What does it mean to have self-respect?

The Weighing of the Heart from the Book of the Dead of Ani (circa 1300BCE).
British Museum [Public domain] via Wikimedia.

Kitty Flanagan's recent comedy skit on The Weekly got me thinking about the idea of the "residue" we accumulate from our interactions with others, and how to deal with it. For example, checkout staff have been copping abuse from consumers as a result of the self-imposed ban on free plastic shopping bags at Woolworths and Coles stores in New South Wales.

In the skit, Flanagan pokes fun at angry consumers:
I don't believe that anyone is really that angry about plastic bags; I think people are angry about their lives.
While effective approaches to dealing with "high conflict individuals" are accessible, there is an assumed level of calmness and patience of those dealing with angry people. It does not explain, however, why even self-reflective individuals might feel the after-effects of dealing with these angry people.

The same residue might also remain from those who are hyper-critical, judgemental, or just plain rude. No matter how much we exercise pity or compassion, the residue doesn't remove itself. It requires practice, and, I believe, the practise of self-respect.

One of the major issues I have with terms like self-respect is the lack of a definition. I have found the same with self-esteem.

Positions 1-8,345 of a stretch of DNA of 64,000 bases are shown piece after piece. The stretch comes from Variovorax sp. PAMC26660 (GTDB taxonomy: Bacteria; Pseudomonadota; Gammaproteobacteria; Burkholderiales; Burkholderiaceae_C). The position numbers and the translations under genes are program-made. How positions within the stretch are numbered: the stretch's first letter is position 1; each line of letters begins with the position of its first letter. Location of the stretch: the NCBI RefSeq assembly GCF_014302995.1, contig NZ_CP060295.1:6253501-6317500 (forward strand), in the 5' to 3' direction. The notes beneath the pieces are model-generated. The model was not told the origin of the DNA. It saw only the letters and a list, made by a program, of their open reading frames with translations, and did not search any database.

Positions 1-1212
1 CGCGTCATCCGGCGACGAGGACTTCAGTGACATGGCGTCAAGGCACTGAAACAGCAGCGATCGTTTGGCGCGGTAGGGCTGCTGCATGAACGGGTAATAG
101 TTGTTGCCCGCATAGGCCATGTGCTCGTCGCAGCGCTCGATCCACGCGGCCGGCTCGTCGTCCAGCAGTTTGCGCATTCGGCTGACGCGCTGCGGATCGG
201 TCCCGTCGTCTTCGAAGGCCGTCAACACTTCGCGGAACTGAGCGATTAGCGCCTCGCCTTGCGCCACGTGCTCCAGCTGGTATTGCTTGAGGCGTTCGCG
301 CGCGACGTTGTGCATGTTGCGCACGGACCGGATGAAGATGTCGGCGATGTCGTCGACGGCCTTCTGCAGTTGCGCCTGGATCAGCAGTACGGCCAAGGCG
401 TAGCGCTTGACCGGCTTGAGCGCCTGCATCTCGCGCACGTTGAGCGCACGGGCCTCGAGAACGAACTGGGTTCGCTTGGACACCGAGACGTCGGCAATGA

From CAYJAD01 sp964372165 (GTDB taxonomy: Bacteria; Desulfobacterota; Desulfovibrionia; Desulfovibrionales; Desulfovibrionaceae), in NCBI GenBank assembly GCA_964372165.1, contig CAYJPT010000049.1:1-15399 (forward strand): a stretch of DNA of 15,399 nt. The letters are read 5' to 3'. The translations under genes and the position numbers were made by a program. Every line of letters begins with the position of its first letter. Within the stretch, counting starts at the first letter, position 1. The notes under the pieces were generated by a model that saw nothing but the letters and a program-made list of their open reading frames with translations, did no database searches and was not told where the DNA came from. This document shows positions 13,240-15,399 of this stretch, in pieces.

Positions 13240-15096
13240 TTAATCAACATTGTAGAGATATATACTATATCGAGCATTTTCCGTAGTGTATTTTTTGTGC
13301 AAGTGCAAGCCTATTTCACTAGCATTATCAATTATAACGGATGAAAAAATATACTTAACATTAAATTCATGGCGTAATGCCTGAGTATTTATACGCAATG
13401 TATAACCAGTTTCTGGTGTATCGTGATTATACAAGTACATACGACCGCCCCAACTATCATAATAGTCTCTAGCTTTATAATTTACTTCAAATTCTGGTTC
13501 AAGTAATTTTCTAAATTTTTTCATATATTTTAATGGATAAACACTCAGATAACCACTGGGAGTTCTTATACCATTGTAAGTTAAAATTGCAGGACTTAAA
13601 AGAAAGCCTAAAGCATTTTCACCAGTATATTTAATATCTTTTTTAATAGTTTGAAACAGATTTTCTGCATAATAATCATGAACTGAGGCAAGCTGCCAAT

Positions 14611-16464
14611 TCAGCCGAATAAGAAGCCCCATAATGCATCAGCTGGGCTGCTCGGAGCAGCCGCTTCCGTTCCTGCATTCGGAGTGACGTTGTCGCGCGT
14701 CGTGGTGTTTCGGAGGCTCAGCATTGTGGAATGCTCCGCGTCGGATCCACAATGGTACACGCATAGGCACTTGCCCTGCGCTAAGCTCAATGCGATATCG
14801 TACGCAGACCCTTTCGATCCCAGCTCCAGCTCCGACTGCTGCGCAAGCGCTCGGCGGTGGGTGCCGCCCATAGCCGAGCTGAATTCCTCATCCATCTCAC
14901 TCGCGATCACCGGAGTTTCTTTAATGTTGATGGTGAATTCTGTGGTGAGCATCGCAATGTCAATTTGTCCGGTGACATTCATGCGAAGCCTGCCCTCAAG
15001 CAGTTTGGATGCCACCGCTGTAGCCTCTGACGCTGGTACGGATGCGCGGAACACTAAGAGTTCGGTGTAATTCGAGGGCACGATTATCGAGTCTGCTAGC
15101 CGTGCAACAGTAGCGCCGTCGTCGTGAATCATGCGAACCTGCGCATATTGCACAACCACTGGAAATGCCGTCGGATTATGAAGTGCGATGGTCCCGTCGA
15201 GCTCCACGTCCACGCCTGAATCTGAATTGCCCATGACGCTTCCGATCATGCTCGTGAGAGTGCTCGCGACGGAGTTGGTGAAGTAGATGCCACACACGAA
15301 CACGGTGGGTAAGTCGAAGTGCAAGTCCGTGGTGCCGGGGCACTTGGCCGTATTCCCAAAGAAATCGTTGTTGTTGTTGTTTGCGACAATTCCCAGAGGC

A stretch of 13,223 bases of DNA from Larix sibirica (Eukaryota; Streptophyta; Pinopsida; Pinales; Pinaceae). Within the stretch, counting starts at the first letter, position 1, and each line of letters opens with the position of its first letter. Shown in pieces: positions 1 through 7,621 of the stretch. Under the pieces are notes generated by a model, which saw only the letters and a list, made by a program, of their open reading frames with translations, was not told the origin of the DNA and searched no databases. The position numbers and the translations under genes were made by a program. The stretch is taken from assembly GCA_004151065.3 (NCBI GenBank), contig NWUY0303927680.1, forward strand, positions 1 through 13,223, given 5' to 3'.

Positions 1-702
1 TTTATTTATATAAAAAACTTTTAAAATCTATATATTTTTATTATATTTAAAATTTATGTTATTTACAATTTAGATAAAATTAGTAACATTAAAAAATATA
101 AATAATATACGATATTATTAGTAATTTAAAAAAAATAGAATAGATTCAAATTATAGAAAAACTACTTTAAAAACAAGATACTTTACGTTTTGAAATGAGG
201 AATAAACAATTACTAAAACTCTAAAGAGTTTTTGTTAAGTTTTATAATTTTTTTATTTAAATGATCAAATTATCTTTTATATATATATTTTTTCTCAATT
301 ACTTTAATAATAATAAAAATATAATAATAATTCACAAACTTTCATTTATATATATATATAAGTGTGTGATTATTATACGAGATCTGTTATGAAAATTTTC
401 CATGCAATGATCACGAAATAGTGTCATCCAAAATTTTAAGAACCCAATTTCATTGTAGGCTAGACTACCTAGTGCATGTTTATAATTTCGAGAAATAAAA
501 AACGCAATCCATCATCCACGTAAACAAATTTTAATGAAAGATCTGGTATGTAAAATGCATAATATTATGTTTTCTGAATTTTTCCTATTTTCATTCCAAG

Self-esteem is often regarded as "the way we think about ourselves and the value we place on ourselves". I take issue with this definition as it assumes that we can perceive that value accurately.

So what if our evaluation is wrong?

In my leadership classes, I ask students to consider self-esteem from a different perspective: our self-esteem is greater the closer our self-image is to our actual self.

So, self-confidence is not the same as self-esteem. Indeed, it is possible to be over-confident while suffering from low self-esteem, or even to appear confident while being incompetent.

And self-esteem is not the same thing as self-respect. To simplify, self-esteem is evaluative, while self-respect is a matter of liking oneself.

Again, the problem with this definition is the presupposition that we can simply like ourselves.

Joan Didion, in an essay on self-respect that appeared in Vogue magazine in 1961, provided a clearer definition. (Her essay was added at the last moment as a previous author had failed to deliver on the same topic. To fit the space available, Didion wrote her essay to a precise character count.)

Didion wrote that self-respect is not a mythical charm that protects us from harm, it "concerns instead a separate peace, a private reconciliation". This reconciliation enables us to deal with the residue of high conflict individuals:
To do without self-respect,... is to be an unwilling audience of one to an interminable home movie that documents one's failings, both real and imagined, with fresh footage spliced in for each screening. There’s the glass you broke in anger, there's the hurt on X's face; watch now, this next scene, the night Y came back from Houston, see how you muff this one. To live without self-respect is to lie awake some night, beyond the reach of warm milk, phenobarbital, and the sleeping hand on the coverlet, counting up the sins of commission and omission, the trusts betrayed, the promises subtly broken, the gifts irrevocably wasted through sloth or cowardice or carelessness. However long we postpone it, we eventually lie down alone in that notoriously uncomfortable bed, the one we make ourselves. Whether or not we sleep in it depends, of course, on whether or not we respect ourselves.